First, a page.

If God exists then what is his explanation? If God can have special rules that allow him to be exempt from whatever rules you give the universe…why can’t the origins of the universe have those same exceptions?
That’s really an absurd argument. It ignores the premise given – everything that has a cause began to exist. Or, everything that began to exist has a cause.
It’s like asking, “what’s the name of that bachelor’s wife?” If the universe requires a beginning, then it requires an immaterial, eternal, all-knowing, all-powerful mind to bring the physical world about. All of these would be part of the nature of the being that caused the universe, thus satisfying the requirement of premise (1). The universe, as it is, fits none of the above descriptors, thus requiring an explanation.
Issue 3 – How do we define God?
2) If the universe has an explanation of its existence, that explanation is God.
Wouldn’t you actually need to define what you mean by God?
God is the maximally great being.
Issue 4 – Does the universe exist?
The universe exists.
…But does it….
That’s a bit childish. Everyone knows the universe exists. Even Hindus, who’s entire belief system is based on the physical world not existing, will not drink rat poison nor will he leap of tall buildings in an attempt to fly. We can believe all we want that the universe doesn’t exist, but we all know that if we perform action A will be end up with consequence B.
Issue 5 – Does the universe have an explanation for its existence?
4) Therefore, the universe has an explanation of its existence.
If it does have an explanation of its existence (and it would be great to know) it could be entirely due to natural rules governing the universe, why do theists need to invoke a divine creator?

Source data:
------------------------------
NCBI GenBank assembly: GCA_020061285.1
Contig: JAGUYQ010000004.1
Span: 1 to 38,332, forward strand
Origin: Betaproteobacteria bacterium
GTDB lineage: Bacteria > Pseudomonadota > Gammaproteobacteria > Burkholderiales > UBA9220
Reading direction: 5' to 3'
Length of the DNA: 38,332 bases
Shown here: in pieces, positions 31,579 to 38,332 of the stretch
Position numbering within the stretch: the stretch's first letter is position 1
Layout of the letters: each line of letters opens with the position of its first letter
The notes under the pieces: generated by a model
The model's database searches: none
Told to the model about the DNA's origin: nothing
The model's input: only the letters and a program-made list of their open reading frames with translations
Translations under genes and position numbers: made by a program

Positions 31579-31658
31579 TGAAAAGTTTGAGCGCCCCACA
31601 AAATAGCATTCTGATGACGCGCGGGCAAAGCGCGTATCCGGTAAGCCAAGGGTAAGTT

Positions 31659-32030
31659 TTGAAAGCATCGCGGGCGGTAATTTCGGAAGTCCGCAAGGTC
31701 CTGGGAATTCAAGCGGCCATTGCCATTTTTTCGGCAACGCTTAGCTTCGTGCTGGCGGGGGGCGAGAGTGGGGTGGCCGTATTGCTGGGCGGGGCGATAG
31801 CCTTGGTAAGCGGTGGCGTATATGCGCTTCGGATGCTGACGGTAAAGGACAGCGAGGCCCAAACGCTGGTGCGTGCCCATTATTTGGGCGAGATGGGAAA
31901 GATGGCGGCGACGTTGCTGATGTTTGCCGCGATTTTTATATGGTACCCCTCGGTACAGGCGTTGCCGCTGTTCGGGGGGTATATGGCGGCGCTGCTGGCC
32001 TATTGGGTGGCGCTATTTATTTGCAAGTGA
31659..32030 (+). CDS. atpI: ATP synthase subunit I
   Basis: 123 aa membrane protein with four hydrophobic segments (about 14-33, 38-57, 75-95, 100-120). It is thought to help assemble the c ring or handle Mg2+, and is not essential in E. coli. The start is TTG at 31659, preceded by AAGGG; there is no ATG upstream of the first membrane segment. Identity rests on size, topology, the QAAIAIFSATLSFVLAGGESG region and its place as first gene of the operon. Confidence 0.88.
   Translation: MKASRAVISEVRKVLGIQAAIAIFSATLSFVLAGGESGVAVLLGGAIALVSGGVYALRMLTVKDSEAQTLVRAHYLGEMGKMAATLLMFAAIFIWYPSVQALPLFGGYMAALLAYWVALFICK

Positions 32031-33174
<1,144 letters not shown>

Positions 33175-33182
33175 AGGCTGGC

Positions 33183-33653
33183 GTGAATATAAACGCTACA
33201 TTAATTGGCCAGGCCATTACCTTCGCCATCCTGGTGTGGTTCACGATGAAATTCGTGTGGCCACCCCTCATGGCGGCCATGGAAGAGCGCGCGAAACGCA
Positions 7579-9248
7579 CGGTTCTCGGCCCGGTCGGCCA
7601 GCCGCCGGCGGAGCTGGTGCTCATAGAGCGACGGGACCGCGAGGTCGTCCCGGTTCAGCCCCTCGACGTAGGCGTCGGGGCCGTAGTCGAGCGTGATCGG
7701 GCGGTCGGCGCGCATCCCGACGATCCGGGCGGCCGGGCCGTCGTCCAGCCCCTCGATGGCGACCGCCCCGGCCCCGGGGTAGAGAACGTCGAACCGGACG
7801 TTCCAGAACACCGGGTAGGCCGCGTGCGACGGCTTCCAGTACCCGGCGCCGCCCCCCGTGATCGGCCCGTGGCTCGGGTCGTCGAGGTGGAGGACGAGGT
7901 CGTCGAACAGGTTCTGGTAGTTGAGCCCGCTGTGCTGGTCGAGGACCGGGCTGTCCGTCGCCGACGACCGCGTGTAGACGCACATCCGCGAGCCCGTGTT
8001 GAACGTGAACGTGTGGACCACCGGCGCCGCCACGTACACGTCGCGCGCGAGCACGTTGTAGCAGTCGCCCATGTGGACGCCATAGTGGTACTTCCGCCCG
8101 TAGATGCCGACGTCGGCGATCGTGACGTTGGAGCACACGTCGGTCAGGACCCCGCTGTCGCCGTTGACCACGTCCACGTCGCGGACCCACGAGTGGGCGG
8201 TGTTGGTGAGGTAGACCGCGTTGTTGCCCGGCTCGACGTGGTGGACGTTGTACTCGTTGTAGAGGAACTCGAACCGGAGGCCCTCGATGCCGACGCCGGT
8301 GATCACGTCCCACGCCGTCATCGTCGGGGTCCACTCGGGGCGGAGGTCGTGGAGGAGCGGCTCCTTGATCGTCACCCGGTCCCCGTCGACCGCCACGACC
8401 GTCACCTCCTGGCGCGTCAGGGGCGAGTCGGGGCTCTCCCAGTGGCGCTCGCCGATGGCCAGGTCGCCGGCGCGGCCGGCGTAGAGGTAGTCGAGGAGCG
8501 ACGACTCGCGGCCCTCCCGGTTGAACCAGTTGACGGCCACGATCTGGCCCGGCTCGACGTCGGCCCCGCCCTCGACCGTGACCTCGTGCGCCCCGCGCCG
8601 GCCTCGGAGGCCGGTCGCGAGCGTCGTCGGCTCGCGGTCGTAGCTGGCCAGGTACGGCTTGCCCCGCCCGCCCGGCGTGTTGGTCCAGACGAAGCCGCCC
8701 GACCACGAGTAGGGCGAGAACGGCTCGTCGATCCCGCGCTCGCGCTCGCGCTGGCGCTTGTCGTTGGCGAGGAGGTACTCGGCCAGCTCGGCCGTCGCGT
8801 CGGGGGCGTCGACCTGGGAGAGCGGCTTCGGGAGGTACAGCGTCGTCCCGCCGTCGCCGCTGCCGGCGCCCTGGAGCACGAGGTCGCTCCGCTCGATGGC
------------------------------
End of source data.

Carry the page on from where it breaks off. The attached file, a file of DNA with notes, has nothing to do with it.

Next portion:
As shown by the examples I gave from mathematics and physics, it’s quite impossible. Due to naturalism requiring a physical reality, we would end up in an infinite regress and/or circular argumentation in order to substantiate that the Big Bang was caused by natural forces. Even if we can concede this point (which ignores that in the Big Bang, time and space came into existence), we must point back further and ask for the cause of the other physical cause.
So a naturalistic argument ends in an illogical infinite regress – mathematically (as shown previously) it is impossible.
Issue 6 – Does the cosmological argument prove the Christian God?
Even if we grant all of the above premises, and we come to the conclusion that “God” exists (and by God I mean Divine Creator), how do you move on from there to Yahweh? Why could this creator being not be Buddha? or Allah or Gaia or Odin?
It doesn’t, what of it? If anything, my belief in the Christian God still leaves me in a far more intellectually satisfying position than the atheist.
Regardless, the ontological argument is simply one argument in many for the Christian God. When coupled with multiple other arguments, you can justify a belief in the Christian God.
However, the question you ask is very irrelevant as the ontological argument doesn’t seek to prove the personality of this God, merely that He exists.
Surely that argument at best states that a deistic deity exists?
Again – this still leaves the atheist (you) in a horrible situation because your entire belief is based upon there not being a God. If you concede, “Yes, but I’m just a Deist” you’re still closer to the Christian faith than you are to atheism. Deism is actually a Christian heresy, not an atheistic one. So to accept Deism still puts you in the theist camp, which is a long shot away from Christianity.